We often think about mentoring, and, in fact, I often write about effective mentoring for Diverse. But what about the other side? Last week I was asked to speak to a group of alumni and students at Penn about mentoring. I did, but I added a section to my talk on how to be a good mentee or how to make the best of a mentoring relationship. I thought I’d share it with Diverse readers.
Mentees should have multiple mentors for the various aspects of their personal and professional lives. I suggest having someone you can relate to in terms of race and gender (especially if you are a person of color or a female). I also suggest having someone who holds you accountable and acts as a moral compass. It’s great to have a professional mentor, but having a personal mentor who always tells you the truth is vital. And, lastly, I suggest having a peer mentor who acts as a sounding board for your ideas and vice versa.
Mentees need to take care of their mentors and be the best mentees they can be. I suggest fully engaging your mentor relationship. Make your mentor proud of you! I try to make all of my mentors proud by doing the best work I can at all times.
Mentees also need to follow through on commitments. You need to keep appointments and if you can’t let your mentor know ahead of time. Your mentor’s time is very valuable (as is yours) and you don’t want to damage the relationship by making the mentor feel taken for granted. Be on time and follow through—that’s called being professional.
Mentees need to give to the mentor/mentee relationship. You don’t want to just take. Relationships always go both ways. Volunteer to help your mentor on a project. Ask to be involved in his or her work. And then do a great job! This is the best way of demonstrating the caliber of work that you are capable of doing to your mentor and will hopefully lead to a better letter of recommendation in future years.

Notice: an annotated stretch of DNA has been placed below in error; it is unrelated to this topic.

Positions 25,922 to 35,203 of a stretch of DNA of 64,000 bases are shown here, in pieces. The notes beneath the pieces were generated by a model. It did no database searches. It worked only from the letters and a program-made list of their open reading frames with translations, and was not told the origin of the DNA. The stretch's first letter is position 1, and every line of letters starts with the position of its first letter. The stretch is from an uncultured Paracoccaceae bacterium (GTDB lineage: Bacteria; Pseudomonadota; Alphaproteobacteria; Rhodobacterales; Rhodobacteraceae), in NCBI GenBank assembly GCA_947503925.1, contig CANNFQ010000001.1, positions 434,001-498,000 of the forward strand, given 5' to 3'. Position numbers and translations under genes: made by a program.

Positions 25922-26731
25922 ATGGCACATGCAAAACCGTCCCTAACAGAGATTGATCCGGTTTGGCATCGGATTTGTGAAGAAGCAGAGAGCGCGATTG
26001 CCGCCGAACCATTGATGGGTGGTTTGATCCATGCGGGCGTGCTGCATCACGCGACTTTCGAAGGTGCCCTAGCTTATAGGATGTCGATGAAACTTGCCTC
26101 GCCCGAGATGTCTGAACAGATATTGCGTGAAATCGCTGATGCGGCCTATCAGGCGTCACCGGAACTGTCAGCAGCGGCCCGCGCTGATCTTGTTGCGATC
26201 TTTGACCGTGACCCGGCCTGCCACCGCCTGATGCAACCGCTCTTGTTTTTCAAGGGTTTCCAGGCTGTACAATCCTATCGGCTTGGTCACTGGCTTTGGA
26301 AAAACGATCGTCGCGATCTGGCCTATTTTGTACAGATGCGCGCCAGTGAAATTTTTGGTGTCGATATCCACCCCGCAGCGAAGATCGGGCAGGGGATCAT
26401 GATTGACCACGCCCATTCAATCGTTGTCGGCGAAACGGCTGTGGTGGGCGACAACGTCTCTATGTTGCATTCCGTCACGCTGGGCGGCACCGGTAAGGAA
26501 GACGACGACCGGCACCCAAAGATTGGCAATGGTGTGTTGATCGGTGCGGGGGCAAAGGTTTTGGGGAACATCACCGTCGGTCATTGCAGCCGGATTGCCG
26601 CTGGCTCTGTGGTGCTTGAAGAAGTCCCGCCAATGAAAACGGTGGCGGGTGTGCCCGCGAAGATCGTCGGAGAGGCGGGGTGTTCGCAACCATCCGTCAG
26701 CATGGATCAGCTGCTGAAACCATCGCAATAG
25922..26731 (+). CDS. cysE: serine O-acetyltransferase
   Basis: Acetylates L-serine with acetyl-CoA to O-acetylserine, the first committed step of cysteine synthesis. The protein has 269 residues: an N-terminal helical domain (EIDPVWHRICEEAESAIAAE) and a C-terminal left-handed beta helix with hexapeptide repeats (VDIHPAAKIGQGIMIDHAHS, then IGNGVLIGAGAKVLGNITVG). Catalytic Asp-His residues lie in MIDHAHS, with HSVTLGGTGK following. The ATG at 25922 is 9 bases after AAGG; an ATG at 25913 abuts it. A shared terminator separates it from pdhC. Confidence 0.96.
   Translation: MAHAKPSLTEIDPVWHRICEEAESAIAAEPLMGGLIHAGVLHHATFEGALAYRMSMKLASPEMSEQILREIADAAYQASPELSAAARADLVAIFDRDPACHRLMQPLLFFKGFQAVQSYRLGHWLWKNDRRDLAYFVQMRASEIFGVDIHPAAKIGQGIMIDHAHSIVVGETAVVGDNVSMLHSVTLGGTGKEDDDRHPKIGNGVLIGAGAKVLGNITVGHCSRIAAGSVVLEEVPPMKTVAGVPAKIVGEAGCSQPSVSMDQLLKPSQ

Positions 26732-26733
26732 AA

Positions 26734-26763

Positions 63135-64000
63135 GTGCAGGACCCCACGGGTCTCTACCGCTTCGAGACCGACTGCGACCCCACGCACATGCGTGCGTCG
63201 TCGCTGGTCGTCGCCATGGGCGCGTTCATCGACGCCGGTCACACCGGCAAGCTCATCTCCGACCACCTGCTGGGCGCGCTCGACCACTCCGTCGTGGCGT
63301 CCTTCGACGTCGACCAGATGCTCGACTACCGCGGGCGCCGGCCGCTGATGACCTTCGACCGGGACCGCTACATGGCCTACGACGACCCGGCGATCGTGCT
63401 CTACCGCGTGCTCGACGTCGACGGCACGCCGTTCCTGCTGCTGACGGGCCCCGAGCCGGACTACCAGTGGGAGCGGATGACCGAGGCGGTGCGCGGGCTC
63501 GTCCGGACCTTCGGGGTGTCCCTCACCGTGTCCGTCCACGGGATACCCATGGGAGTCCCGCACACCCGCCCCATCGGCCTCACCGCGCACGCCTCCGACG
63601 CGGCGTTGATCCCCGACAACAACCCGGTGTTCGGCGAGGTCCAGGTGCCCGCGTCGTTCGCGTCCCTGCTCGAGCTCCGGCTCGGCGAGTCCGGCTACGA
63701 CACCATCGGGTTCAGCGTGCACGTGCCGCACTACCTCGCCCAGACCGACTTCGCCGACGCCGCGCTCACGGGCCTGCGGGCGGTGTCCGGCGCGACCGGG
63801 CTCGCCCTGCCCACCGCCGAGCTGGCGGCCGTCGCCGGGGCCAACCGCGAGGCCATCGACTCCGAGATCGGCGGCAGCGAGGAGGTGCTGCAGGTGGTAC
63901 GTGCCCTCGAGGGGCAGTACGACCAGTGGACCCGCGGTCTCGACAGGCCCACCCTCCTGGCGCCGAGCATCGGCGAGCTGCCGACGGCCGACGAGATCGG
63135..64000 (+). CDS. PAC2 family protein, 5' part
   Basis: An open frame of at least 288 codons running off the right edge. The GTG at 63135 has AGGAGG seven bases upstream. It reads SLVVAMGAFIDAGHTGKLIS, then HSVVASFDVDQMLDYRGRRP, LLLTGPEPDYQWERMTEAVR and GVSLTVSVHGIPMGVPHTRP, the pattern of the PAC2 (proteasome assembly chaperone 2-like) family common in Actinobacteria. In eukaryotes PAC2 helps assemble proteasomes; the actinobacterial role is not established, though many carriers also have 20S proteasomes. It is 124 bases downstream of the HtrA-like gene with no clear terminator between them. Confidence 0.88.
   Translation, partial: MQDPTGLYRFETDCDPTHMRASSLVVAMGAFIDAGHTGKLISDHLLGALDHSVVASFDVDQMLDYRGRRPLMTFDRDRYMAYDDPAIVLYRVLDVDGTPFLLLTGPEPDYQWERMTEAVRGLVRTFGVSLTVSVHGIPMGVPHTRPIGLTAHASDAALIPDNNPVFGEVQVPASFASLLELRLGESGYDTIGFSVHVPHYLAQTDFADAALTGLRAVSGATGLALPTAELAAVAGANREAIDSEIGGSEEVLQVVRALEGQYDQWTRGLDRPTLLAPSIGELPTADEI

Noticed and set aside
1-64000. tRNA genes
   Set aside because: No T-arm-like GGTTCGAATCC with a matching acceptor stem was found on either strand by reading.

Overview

Mentees should not underestimate or take for granted the level of influence of their mentor. What I mean by this is that you don’t drop one mentor for another because you assume he or she has more connections and influence. You are probably wrong and in the end you will hurt your reputation. I’ve seen people do this and it never results in a good situation. Value and add to what you have.
Mentees need to keep in mind that they are not the only mentee in their mentor’s life. If the mentor takes a few days to be back in touch, it’s typically because he or she is busy. And, don’t you want your mentor to be busy—out there making things happen—so that you can learn from these experiences? Remember not to be too self-focused. Those who are asked to be mentors are typically asked by many people and as such they may not be able to email back in three minutes.
Mentees need to be open to constructive criticism. The reason you have a mentor is to guide you, help you grow and do better in your personal and professional life—so listen to them! You don’t have to do everything your mentor says, but take the time to listen very carefully. Don’t pretend you know everything. Ask questions, even those that you think are silly and ridiculous. The smartest people I know ask questions and admit when they don’t know something. I always admire people who can admit to not having heard of the latest book or not knowing what a trendy word means. Once they ask, they are in the know!
Overall, I advise mentees to cherish their mentor relationships and hold on to them as long as they can. I consult my mentors weekly—still.
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